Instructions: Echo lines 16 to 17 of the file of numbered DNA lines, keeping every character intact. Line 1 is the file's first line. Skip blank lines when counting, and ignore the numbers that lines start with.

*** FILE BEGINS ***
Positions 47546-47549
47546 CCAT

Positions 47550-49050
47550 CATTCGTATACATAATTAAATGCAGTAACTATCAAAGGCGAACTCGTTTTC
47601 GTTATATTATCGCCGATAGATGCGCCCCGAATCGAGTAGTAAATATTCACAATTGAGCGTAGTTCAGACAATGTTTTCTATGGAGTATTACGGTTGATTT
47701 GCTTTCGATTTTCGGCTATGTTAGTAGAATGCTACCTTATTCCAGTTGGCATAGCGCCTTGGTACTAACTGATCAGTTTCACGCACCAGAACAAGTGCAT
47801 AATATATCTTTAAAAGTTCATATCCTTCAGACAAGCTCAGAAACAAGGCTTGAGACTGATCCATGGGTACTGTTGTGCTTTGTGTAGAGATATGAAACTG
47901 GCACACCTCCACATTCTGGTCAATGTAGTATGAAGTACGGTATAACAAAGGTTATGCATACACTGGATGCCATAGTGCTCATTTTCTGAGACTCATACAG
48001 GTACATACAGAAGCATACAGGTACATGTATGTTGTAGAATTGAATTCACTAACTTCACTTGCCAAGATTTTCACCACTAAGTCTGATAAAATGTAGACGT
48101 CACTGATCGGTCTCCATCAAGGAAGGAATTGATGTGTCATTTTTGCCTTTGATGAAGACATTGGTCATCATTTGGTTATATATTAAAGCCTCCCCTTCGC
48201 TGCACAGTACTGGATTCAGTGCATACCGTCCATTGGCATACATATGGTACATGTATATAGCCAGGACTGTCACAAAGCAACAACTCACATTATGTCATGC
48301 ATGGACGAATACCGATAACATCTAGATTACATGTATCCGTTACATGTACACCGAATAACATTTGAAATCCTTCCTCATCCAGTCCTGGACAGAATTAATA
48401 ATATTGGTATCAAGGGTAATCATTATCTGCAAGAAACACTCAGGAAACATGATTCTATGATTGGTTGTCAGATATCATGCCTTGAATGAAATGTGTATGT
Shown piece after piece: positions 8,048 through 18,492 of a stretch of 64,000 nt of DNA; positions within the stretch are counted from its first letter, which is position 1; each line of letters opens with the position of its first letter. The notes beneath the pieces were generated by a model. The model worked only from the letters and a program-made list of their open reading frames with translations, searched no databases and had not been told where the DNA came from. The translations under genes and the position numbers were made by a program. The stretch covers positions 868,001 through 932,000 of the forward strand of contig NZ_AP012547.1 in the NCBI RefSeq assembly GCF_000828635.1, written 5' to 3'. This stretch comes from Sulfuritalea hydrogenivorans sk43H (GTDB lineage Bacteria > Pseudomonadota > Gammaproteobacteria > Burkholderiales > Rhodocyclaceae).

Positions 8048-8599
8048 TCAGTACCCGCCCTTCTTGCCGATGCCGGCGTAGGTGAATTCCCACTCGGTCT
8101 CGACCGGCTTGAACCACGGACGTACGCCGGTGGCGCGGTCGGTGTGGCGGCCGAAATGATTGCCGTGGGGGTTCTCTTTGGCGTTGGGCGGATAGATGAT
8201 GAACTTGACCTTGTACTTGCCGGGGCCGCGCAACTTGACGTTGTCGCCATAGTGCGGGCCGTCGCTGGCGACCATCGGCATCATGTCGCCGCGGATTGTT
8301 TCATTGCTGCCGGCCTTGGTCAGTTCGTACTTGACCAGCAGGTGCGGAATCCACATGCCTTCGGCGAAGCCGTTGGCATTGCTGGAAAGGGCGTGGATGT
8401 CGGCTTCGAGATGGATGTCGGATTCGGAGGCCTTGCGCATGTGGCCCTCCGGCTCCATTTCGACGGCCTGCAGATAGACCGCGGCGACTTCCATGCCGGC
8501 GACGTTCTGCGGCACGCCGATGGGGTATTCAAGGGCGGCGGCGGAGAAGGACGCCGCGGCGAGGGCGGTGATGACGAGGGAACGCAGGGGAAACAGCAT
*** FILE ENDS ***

8048 TCAGTACCCGCCCTTCTTGCCGATGCCGGCGTAGGTGAATTCCCACTCGGTCT
8101 CGACCGGCTTGAACCACGGACGTACGCCGGTGGCGCGGTCGGTGTGGCGGCCGAAATGATTGCCGTGGGGGTTCTCTTTGGCGTTGGGCGGATAGATGAT